5. Stop being nice. Again, it’s important to be polite, but being nice by saying yes all the time only hurts you. When you make it easy for people to grab your time (or money), they will continue to do it. But if you erect a wall, they will look for easier targets. Show them that your time is well guarded by being firm and turning down as many requests (that are not on your top priority list) as possible.
  6. Say no to your boss. Sometimes we feel that we have to say yes to our boss — they’re our boss, right? And if we say “no” then we look like we can’t handle the work — at least, that’s the common reasoning. But in fact, it’s the opposite — explain to your boss that by taking on too many commitments, you are weakening your productivity and jeopardizing your existing commitments. If your boss insists that you take on the project, go over your project or task list and ask him/her to re-prioritize, explaining that there’s only so much you can take on at one time.
  7. Pre-empting. It’s often much easier to pre-empt requests than to say “no” to them after the request has been made. If you know that requests are likely to be made, perhaps in a meeting, just say to everyone as soon as you come into the meeting, “Look guys, just to let you know, my week is booked full with some urgent projects and I won’t be able to take on any new requests.”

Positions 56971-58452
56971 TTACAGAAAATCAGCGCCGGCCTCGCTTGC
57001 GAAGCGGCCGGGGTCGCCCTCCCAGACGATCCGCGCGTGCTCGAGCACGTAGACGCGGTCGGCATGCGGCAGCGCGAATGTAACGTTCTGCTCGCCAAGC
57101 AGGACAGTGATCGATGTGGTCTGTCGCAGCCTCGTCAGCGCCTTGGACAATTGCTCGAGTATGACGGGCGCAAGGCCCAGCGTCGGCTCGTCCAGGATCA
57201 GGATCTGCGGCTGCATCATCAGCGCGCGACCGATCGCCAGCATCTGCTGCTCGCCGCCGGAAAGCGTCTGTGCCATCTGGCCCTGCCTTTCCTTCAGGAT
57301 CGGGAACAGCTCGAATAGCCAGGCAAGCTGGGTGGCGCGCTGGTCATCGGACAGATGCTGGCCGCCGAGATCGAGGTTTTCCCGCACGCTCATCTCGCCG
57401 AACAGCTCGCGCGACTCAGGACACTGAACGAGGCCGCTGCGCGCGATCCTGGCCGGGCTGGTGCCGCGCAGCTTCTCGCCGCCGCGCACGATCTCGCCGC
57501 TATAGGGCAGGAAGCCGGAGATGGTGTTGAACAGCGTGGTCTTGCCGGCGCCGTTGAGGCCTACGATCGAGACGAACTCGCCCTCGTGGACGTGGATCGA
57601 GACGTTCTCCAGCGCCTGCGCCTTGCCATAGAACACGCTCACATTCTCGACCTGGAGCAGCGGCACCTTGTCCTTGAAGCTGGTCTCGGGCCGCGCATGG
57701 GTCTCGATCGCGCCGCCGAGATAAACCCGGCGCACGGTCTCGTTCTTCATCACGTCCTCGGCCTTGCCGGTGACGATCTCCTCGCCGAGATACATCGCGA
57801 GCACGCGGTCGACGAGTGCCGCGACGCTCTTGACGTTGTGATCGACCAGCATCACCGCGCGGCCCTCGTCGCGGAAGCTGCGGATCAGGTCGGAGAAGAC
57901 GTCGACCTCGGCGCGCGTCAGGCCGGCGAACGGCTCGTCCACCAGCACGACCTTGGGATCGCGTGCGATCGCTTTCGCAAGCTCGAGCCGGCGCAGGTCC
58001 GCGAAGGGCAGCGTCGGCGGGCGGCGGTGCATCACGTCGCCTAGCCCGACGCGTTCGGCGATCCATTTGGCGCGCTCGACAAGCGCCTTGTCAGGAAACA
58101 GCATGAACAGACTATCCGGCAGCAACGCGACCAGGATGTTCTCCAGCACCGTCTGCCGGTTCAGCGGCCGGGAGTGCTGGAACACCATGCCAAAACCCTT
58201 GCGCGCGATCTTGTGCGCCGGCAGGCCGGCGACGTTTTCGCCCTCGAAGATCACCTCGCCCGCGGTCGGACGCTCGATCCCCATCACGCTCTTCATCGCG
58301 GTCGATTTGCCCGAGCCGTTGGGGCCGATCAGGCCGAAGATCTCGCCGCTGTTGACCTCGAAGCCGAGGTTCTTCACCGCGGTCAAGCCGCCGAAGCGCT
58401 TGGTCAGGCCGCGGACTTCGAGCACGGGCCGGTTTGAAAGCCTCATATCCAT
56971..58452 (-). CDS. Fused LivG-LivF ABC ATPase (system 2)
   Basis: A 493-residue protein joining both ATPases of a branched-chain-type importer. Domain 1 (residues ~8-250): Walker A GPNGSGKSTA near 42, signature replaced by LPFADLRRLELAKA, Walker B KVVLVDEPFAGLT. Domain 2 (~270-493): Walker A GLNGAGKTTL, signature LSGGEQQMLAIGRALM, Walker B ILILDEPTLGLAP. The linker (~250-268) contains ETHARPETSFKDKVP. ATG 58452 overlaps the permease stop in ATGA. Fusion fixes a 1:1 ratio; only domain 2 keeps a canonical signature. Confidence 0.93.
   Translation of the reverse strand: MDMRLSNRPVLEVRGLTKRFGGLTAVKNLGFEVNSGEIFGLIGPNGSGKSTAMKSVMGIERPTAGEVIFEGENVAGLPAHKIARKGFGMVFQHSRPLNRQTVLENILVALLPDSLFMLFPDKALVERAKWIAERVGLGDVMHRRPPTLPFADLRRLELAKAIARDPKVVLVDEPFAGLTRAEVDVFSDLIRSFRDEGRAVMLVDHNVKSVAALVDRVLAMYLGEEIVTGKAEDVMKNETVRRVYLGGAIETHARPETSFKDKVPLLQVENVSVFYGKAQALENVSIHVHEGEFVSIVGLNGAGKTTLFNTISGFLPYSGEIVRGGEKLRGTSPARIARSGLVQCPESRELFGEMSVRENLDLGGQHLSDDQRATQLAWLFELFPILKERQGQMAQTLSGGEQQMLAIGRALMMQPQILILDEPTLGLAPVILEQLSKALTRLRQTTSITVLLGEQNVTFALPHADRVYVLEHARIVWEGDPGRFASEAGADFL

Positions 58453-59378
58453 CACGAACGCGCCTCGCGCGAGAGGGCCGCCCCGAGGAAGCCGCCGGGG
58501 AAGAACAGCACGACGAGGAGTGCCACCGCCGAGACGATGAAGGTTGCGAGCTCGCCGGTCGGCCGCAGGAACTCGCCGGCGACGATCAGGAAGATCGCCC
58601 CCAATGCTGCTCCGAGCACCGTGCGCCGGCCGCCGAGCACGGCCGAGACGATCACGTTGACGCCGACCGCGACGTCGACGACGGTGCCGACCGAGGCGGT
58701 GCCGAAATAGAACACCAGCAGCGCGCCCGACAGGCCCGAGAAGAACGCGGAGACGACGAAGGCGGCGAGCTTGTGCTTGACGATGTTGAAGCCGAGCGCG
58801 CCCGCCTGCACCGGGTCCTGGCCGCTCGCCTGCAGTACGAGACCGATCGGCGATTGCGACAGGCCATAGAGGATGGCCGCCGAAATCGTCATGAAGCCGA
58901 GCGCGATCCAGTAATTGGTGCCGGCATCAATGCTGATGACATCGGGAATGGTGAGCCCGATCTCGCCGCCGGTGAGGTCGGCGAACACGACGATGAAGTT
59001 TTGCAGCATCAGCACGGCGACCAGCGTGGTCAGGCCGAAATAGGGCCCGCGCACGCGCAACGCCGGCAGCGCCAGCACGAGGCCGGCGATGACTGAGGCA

8. Get back to you. Instead of providing an answer then and there, it’s often better to tell the person you’ll give their request some thought and get back to them. This will allow you to give it some consideration, and check your commitments and priorities. Then, if you can’t take on the request, simply tell them: “After giving this some thought, and checking my commitments, I won’t be able to accommodate the request at this time.” At least you gave it some consideration.
  9. Maybe later. If this is an option that you’d like to keep open, instead of just shutting the door on the person, it’s often better to just say, “This sounds like an interesting opportunity, but I just don’t have the time at the moment. Perhaps you could check back with me in [give a time frame].” Next time, when they check back with you, you might have some free time on your hands.
  10. It’s not you, it’s me. This classic dating rejection can work in other situations. Don’t be insincere about it, though. Often the person or project is a good one, but it’s just not right for you, at least not at this time. Simply say so — you can compliment the idea, the project, the person, the organization … but say that it’s not the right fit, or it’s not what you’re looking for at this time. Only say this if it’s true — people can sense insincerity.

Featured photo credit: Pexels via pexels.com